In developed economies, the shift to electric vehicles is expected to significantly impact the long-term demand for gasoline. However, despite the macro changes in gasoline demand, the alkylate outlook remains stable, offset by an increased demand for higher-performance fuels for high-efficiency engines.

Existing acid-based alkylation infrastructure is aging and represents a growing safety and financial risk for the modern refiner. In the wake of a bankruptcy-causing 2019 HF alkylation unit explosion at a U.S. refinery,3 the rising costs of insurance and safety are driving refiners to consider inherently safer alternatives.4 In the U.S. and Europe, opportunities for implementing this CIL-catalyzed alkylation technologya are in the replacement, modernization and safety enhancement of the legacy acid-based alkylation processes.

In emerging or transitioning economies, robust mobility growth in the populace is expected to continue to drive modest gasoline demand for the next decade. In developing markets, the opportunity for implementing the CIL-catalyzed alkylation technologya is in greenfield projects or expansions of brownfield projects.

Commercialization and scale-up

This CIL-catalyzed alkylation technologya has been under development for two decades. Beginning with a 0.5-bpd continuous pilot testing project in 2003, the technology has been scaled up to a commercial production capacity of 7,400 bpd.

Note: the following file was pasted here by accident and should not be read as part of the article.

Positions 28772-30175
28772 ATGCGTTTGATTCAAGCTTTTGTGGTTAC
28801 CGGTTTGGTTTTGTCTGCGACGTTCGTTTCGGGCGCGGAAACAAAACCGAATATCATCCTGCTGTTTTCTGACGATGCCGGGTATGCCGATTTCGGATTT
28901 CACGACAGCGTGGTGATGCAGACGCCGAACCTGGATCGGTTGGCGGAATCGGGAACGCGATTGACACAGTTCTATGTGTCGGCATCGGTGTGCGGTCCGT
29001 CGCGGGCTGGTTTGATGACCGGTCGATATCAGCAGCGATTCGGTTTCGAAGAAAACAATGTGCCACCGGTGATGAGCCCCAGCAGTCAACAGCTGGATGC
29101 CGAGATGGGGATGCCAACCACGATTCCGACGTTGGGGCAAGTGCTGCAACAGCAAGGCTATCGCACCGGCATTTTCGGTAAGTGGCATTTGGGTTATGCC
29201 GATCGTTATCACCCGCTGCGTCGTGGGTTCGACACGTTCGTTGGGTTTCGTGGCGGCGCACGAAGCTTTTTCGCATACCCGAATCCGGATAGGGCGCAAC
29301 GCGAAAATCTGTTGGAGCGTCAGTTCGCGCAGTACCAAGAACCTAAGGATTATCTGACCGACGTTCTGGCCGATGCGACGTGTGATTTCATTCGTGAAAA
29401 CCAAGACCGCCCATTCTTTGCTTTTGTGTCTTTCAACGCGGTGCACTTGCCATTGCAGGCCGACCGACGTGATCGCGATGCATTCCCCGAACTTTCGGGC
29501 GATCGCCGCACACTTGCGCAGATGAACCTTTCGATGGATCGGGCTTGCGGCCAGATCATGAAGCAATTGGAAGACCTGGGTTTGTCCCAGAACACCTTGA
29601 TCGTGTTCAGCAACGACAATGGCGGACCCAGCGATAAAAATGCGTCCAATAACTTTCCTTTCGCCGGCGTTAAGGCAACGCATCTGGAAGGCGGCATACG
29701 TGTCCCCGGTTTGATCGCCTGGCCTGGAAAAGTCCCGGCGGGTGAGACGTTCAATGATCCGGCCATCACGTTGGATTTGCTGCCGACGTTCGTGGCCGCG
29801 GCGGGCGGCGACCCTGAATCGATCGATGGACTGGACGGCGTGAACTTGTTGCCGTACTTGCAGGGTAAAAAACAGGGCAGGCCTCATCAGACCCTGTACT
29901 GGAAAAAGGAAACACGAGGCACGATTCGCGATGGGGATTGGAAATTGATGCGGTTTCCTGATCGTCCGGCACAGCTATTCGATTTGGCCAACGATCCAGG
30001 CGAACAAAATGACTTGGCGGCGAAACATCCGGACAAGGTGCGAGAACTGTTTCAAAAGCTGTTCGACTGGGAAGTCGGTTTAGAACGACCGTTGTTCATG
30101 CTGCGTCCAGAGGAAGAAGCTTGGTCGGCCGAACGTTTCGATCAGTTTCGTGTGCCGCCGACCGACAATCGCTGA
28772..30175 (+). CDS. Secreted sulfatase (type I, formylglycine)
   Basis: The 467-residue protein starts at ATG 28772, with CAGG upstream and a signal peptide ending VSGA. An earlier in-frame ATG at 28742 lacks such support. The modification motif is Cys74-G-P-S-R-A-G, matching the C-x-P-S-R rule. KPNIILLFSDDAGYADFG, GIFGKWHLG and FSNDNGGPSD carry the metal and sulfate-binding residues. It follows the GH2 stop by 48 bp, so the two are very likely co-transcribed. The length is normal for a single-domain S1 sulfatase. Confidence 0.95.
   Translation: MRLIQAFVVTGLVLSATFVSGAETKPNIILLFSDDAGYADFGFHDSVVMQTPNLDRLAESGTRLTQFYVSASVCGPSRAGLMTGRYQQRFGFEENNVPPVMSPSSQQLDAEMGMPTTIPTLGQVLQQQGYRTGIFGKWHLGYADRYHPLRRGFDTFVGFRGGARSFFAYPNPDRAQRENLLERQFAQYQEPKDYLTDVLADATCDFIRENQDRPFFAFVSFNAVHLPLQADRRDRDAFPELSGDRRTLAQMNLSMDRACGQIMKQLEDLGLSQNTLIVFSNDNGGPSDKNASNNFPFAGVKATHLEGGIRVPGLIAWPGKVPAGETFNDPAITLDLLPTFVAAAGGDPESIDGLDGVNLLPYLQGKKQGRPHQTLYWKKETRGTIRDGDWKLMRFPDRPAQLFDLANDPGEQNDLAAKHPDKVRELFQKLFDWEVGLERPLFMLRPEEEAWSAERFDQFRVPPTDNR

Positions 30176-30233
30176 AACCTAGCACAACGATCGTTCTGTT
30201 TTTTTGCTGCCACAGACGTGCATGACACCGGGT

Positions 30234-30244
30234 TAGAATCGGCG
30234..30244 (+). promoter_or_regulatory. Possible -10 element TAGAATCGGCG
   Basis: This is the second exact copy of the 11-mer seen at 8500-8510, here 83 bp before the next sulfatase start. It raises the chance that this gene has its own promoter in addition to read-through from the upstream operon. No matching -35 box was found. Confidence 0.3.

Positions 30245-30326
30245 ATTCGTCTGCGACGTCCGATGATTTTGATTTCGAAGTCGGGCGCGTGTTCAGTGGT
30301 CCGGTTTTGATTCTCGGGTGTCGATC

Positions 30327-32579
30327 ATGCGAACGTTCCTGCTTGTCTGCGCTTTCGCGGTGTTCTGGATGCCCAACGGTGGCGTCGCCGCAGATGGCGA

In 2005, the first commercial field demonstration was successfully performed at the PetroChina Lanzhou refinery by retrofitting an existing H2SO4 alkylation unit with CIL catalysts.5 In 2013, Deyang Chemical Co. Ltd., an independent refiner, commissioned a greenfield 2,450-bpd unit.6 In 2018, PetroChina Harbin Petrochemical Co. Ltd. implemented the technology in a brownfield operation at a scale of 3,700 bpd.7

Between 2017 and 2018, the Sinopec group licensed the CIL-catalyzed alkylation technology for three installations (the Jiujiang, Wuhan and Anqing refineries), each at a scale of 7,400 bpd.8 Construction for the units was completed between 2018–2020. Notably, the Sinopec Wuhan unit was a revamp from an existing HF-based alkylation process—representing a major milestone and an industry first.9

Commercial process performance

The following section discusses the recently commissioned brownfield 7,400-bpd CIL-catalyzed alkylation unit at Sinopec Jiujiang Co.’s Jiangxi plant (FIG. 1), which has a process operating flexibility of 60%–110% and occupies a plot space of 126 m x 74 m. The unit is designed to handle mixed olefin feedstocks from both methyl tertiary-butyl ether (MTBE) and fluid catalytic cracking (FCC) units.

FIG. 1. View of a brownfield 7,400-bpd CIL-catalyzed alkylation unit at Sinopec Jiujiang Co.’s Jiangxi plant.

The turnkey capital cost for the unit (including engineering, procurement, construction, commissioning and inspections) was approximately $78 MM and included the installation of four key sections: a feed pretreatment system, a reaction system, a catalyst regeneration system and a product separation/purification system. Sinopec Engineering Construction Co. Ltd. led the engineering aspects of the project, while Sinopec Nanjing Engineering Co. undertook the construction works.